Question

Dear Mitch,

The other day you said there's an easy (and almost completely "mathless") way to determine the surface area of an egg, and I don't think you've posted it yet. Would you please do it soon?

Sincerely,

Todd

Bethlehem, PA

Answer

Dear Todd,

Yes, I did say there's an easy (and almost completely 'Mathless' way) to determine the surface area of an egg. And here, in a format based upon what teachers refer to as a "lesson plan", is the method:

Materials:

- one balance scale
- Several empty eggshells of whatever size and type of egg you used to make your dyed Easter eggs. (Empty shells can be obtained in a number of ways. ) Since the shells do not have to be kept intact (They do not have to be unbroken the way they would for emptied eggs that you would decorate for Easter baskets), the most straightforward way to do it is to just crack open raw eggs one at a time and empty their contents into a bowl. Note: Questions will arise regarding the wastage of the eggs. In fact, there is no need to waste any eggs. Rather, the bowl containing them could be used to make cookie batter which is turned into cookies for the class to consume upon successful completion of the lesson, or, perhaps, the teacher can serve the class a scrambled egg breakfast with bagels, etc. before beginning the Easter Vacation. Regardless of what you decide to do with the egg contents, be prepared for the question.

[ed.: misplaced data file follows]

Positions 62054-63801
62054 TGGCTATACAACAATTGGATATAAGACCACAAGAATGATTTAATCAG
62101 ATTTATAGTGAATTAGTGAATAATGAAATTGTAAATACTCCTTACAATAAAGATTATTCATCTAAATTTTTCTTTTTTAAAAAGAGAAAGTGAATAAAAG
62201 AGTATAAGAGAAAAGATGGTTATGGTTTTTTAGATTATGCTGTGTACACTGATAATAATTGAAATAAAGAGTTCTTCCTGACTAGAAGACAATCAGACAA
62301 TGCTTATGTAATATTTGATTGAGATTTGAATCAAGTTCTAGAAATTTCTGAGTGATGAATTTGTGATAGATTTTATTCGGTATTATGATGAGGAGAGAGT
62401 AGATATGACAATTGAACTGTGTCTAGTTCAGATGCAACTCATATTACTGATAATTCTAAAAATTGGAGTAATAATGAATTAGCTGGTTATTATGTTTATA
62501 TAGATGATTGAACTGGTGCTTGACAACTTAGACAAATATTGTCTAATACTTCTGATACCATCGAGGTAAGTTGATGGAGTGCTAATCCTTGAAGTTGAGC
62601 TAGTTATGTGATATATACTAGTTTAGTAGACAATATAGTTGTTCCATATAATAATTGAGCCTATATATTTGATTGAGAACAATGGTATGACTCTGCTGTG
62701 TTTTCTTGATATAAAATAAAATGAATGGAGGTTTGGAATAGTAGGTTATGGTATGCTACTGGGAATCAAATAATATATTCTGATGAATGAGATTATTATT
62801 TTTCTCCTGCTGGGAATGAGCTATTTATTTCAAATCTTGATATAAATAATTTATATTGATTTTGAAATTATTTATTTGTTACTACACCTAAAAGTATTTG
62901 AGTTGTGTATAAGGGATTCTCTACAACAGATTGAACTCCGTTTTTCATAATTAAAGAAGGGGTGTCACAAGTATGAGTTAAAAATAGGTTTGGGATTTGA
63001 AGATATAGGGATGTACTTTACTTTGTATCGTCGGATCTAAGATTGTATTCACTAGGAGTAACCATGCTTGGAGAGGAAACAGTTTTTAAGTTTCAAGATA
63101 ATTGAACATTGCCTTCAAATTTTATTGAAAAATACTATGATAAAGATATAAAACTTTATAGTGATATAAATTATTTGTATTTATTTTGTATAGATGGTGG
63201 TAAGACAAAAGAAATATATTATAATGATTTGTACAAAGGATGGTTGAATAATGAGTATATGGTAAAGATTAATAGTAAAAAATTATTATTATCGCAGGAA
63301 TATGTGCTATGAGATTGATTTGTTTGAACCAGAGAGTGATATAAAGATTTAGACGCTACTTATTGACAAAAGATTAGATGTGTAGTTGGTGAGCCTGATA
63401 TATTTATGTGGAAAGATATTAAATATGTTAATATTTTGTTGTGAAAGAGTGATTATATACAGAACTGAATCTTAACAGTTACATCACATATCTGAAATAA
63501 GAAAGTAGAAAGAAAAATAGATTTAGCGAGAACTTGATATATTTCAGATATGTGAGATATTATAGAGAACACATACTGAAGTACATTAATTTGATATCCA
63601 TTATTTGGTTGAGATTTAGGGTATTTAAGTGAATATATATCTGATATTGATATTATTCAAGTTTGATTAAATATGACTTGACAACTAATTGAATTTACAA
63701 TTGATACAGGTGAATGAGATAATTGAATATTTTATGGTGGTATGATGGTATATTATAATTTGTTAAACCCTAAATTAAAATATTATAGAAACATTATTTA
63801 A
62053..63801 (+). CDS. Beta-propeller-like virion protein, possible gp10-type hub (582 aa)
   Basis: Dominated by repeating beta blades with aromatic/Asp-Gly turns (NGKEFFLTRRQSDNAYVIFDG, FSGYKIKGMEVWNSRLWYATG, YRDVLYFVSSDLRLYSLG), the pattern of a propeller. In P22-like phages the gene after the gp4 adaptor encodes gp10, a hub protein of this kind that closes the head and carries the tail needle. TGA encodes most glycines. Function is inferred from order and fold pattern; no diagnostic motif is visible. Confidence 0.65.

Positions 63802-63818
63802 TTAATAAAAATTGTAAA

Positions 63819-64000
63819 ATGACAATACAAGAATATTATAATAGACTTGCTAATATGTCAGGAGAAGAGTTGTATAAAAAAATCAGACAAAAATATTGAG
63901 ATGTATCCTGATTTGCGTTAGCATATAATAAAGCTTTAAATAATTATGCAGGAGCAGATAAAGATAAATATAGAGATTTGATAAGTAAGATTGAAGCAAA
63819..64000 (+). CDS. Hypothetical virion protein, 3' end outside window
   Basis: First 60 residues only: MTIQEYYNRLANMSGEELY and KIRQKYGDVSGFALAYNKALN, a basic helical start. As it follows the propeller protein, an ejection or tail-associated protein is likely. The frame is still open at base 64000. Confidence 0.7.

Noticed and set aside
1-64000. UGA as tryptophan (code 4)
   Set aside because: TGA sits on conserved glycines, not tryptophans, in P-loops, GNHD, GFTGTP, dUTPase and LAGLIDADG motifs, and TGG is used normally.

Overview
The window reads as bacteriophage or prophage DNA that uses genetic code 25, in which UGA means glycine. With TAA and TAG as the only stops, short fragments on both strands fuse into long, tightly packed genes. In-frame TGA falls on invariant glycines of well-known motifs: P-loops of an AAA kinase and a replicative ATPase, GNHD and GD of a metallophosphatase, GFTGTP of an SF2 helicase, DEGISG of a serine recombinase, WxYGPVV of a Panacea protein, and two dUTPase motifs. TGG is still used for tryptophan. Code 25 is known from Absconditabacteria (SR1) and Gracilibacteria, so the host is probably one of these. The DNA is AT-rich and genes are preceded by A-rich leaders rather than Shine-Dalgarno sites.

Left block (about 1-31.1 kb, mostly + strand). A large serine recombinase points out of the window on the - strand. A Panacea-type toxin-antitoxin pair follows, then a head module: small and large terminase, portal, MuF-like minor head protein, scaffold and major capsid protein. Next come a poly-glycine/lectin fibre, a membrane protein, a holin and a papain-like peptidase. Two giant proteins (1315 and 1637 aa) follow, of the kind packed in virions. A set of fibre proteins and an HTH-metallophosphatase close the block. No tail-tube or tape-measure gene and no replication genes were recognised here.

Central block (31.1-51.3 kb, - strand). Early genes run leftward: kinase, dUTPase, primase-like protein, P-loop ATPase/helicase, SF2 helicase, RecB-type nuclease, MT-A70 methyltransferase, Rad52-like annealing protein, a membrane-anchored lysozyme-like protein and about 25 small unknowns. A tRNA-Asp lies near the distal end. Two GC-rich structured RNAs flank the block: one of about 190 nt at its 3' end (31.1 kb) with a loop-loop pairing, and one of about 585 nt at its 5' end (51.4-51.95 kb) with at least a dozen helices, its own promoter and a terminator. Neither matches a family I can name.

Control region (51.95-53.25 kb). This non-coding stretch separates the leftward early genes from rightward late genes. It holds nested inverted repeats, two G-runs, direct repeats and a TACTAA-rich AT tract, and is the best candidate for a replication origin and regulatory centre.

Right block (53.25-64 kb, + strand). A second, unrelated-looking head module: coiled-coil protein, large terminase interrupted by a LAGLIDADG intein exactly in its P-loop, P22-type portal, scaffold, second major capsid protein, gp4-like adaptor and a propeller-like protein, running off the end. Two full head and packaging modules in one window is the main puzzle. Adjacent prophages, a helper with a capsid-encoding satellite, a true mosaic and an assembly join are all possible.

Procedure:

Depending upon the accuracy/calibration of your scale, you will either need to flatten out sections of eggshell (working as precisely as you can with a sharp knife) and carefully group pieces into 1-inch x 1-inch squares, or, more of these units, i.e., ten separate one-inch squares, to get a visible measurement on your scale. (In such a case, the weight will simply have to be divided by ten after reading the scale. Do it prior to class-time so that you have an idea what the result should be, even if you decide to have students do it on their own as well.)

Then using the known weight (that you have just derived) of a square-inch of eggshell, the class, working in groups, can break up an entire egg (one egg per group is one way that seems to work well) and then they should be asked to rearrange the pieces into square inches to make pre-measurement estimations.

Finally, an entire eggshell is put on one side of a balance scale; on the other side of the scale is stacked as many flattened square inches of eggshell as is necessary to obtain the balance. One or two of the square inches may have to be cut into halves, quarters, even thirds or eighths.

Moving from weight to surface-area, the surface area of a single egg can then be determined in square inches!

Hope this helps,

Mitch